I\'ll attempt to briefly explain what impulses are. In the past, reverbs have been added to recordings to make it sound is though a recording was made in an acoustic space such as a concert hall. The use of these reverbs became so ubiquitous in film work that Lexicon became virtually synonomus with a certain \"Hollywood\" sound. Nevertheless, these reverbs relied on artificial algorithms to approximate and simulate acoustic spaces, albeit with limited success.

    What if you could have samples of actual concert halls, just like having samples of real instruments (like GOS), and then be able to place those sampled instruments in a sampled concert hall? Imagine that you can choose Lincoln Center, or Carnegie Hall or Boston Symphony Hall, the Acropolis, or other well known spaces.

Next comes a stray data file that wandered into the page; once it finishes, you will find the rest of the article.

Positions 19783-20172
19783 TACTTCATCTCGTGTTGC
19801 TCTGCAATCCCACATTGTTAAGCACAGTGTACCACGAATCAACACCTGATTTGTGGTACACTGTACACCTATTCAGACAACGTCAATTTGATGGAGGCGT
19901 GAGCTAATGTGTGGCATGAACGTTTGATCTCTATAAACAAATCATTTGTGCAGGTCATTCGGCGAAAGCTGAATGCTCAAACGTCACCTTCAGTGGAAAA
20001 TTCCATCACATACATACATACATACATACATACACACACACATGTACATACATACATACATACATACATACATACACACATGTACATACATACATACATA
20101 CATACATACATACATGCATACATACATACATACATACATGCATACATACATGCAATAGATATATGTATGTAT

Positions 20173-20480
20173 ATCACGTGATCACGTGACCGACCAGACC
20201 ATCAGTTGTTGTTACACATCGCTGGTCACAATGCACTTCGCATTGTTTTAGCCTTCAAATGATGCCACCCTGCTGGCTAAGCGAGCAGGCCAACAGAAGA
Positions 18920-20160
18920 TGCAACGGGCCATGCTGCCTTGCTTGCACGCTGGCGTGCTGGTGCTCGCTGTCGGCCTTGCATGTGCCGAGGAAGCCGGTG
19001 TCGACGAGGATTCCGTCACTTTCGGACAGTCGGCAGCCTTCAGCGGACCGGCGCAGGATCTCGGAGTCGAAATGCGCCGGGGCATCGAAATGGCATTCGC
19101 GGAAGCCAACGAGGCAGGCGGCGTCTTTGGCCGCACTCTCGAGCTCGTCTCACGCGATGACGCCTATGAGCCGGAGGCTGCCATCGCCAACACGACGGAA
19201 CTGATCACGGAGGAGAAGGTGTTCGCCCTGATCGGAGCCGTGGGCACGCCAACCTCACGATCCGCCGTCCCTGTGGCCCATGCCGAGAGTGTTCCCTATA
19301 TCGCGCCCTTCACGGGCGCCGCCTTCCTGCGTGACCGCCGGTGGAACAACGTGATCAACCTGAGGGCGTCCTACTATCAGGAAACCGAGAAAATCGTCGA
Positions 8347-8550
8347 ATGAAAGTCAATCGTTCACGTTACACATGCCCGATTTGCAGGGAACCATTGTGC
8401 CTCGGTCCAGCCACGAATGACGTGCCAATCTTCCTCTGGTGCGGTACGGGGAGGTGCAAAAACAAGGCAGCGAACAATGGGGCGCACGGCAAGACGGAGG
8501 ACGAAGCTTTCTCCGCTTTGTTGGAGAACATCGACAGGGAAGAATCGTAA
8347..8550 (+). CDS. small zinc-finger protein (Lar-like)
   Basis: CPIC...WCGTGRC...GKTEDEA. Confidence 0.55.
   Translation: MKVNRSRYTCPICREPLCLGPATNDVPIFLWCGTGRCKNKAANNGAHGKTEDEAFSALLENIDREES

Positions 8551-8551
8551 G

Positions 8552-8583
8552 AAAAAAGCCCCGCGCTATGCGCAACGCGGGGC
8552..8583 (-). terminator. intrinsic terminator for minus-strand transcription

This is what the new revolution in sampled reverbs (or impulse response) technology is all about. Impulse Responses are in effect \"samples\" of acoustic spaces. Impulse responses capture the actual acoustic signature of real spaces with amazing precision. These ambient samples can then be imposed on or convolved with the sampled sound of instruments (e.g., the GOS sampled string sounds) to produce a stunningly realistic representation of the instruments playing in, say a real concert hall.

    Here\'s a simplified process of how it works.